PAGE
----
Education Policy | Post Primary | Preschool | Primary | Tertiary | Search


Graduates give new bicultural degree thumbs up

Thursday, 30 November 2006

Social work graduates give new bicultural degree at MIT thumbs up

Manukau Institute of Technology social work graduates have welcomed the new bicultural Bachelor of Applied Social Work degree, stating it will further empower future graduates to work effectively within diverse communities.

The degree will be officially launched on Wednesday, 13 December. It meets the New Zealand Social Workers Registration Board’s new registration requirements for social workers and replaces MIT’s Diploma in Social Work from next year.

Diploma graduates, such as Hoang Doan of Mangere East, have welcomed the degree.

The degree addresses the cultural, mental health, social services and youth behaviour needs of Counties Manukau communities, especially migrants and refugees, says Hoang.

Originally from Vietnam, Hoang is a part time information officer at the Multilingual Information Service at Citizens Advice Bureau in Three Kings and a community support worker at Spectrum Care in Onehunga.

He has enrolled in the new degree to become a fully qualified social worker in New Zealand’s multi-cultural environment. “It will enable me to help and support not only Vietnamese people but also the public at large.”

Fellow Diploma in Social Work graduate and Mangere resident, Kathryn Ross, says the degree will deliver higher qualified social workers in the region, which will greatly benefit local communities.

“People need social workers to help them in tough situations when they want someone to talk to and give them a different and broader perspective on their problems.”

According to MIT social work co-leader, Riki Paniora, the new qualification has been created to address the serious shortage of qualified social workers in New Zealand.

As New Zealand’s population continues to change and grow the degree will fully equip those who work within their communities with the tools they need to make a difference, he says.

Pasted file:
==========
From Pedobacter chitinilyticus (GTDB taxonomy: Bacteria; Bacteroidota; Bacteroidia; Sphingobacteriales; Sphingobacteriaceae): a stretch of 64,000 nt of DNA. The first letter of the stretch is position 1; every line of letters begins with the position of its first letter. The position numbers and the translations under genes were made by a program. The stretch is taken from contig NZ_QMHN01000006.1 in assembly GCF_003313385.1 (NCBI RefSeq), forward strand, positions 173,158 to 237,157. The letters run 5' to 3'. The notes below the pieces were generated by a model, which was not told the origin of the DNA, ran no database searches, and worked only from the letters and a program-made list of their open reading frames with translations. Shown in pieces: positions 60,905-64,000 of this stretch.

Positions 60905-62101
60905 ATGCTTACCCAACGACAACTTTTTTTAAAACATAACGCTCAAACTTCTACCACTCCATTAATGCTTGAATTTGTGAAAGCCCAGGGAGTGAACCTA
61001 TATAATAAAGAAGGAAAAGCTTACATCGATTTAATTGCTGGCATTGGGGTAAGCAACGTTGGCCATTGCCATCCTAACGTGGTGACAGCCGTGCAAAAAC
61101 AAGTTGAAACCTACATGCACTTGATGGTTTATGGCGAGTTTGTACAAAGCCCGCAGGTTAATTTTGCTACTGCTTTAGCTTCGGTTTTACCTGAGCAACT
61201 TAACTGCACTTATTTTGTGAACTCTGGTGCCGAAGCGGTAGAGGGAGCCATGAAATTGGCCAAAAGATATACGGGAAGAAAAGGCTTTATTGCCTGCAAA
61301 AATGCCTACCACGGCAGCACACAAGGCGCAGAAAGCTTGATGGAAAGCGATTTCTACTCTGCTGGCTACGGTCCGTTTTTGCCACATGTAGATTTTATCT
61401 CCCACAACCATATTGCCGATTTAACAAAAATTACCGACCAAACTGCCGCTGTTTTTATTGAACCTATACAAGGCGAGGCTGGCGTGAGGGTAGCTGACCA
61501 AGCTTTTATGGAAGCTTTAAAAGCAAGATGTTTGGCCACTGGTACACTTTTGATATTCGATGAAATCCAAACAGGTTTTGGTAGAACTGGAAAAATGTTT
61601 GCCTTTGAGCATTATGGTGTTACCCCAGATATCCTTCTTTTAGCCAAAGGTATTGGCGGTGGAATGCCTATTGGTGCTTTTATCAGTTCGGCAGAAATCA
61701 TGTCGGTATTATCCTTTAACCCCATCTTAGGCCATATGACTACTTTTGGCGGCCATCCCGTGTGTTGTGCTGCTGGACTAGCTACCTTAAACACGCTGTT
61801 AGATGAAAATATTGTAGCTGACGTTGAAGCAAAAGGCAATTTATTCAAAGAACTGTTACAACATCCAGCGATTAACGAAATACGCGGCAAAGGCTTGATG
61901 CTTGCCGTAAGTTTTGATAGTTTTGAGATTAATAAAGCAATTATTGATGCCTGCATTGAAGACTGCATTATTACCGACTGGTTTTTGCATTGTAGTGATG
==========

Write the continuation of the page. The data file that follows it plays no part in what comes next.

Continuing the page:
“This is a truly bicultural degree with traditional social work theories and Maori knowledge integrated through the programme. It is unique as it looks at social work from two world views as defined by the Treaty of Waitangi while being inclusive of other ethnicities in Aotearoa New Zealand.”

MIT social work lecturer Moses Faleolo adds the degree includes a strong Pasifika focus, which gives it an edge over social work programmes offered elsewhere.

“The way Pacific social work theories and practices are integrated into the degree alongside mainstream and Maori approaches, is unrivalled. The content is strongly influenced by traditional Pasifika concepts, such as Faasamoa.”

Another unique aspect of the degree is the inclusion of a migrant module covering both Asian and South East Asian social work theories and practice perspectives, says Moses.

Because of this multi-cultural perspective, the degree will relate to the diverse cultural communities of the Counties Manukau region and will attract students from diverse ethnic backgrounds to the social work field, says Moses.

“It will help remove cultural barriers between social workers and their clients, as graduates will have a better understanding of how people from different cultures approach social issues.”

MIT’s new bicultural Bachelor of Applied Social Work is a three-year Level 7 qualification and has been created to address the serious shortage of qualified social workers in New Zealand. It was developed jointly by MIT’s Department of Social Sciences and Te Tari Matauranga Maori (Department of Maori Education).


About MIT

Manukau Institute of Technology is one New Zealand’s largest polytechnics. It offers 140 formal programmes at degree, diploma and certificate level to 6891 equivalent full time students. Established in 1970 as the country’s first purpose built polytechnic, MIT delivers vocational training. With a workforce of 900, MIT is one of the biggest employers in the Counties Manukau region. Manukau City is New Zealand’s fastest growing metropolis.

© Scoop Media

Culture Headlines | Health Headlines | Education Headlines


Howard Davis: Joel Coen's Monochromatic Macbeth

The Bard of Avon may well be smirking up the sleeves of his lace doublet at the irony of Will Smith's Oscar debacle, but now that the initial furore has dissipated, it's worth revisiting the movie for which Denzel Washington was also nominated. More>>

Howard Davis: Kenneth Branagh’s Black & White Belfast

Branagh has assembled a wonderful cast, including Ciarán Hinds, a gently formidable actor who well deserves his Oscar nomination, and Judi Dench, who steals every scene she’s in. More>>

Howard Davis: Dennis Villeneuve’s Dune - A Brief History

So many elements of Herbert’s novel have since become tropes of popular SciFi that Villeneuve’s film sometimes seems deceptively derivative. What makes all this nonsense essential viewing is his astonishing visual sensibility. More>>

Howard Davis: Jill Trevelyan's Rita Angus

Although Angus has become one of Aotearoa’s best-loved painters, the story of her life remained little known and poorly understood before Jill Trevelyan's acclaimed and revelatory biography, which has been republished by Te Papa press. More>>



  • Wellington
  • Christchurch
  • Auckland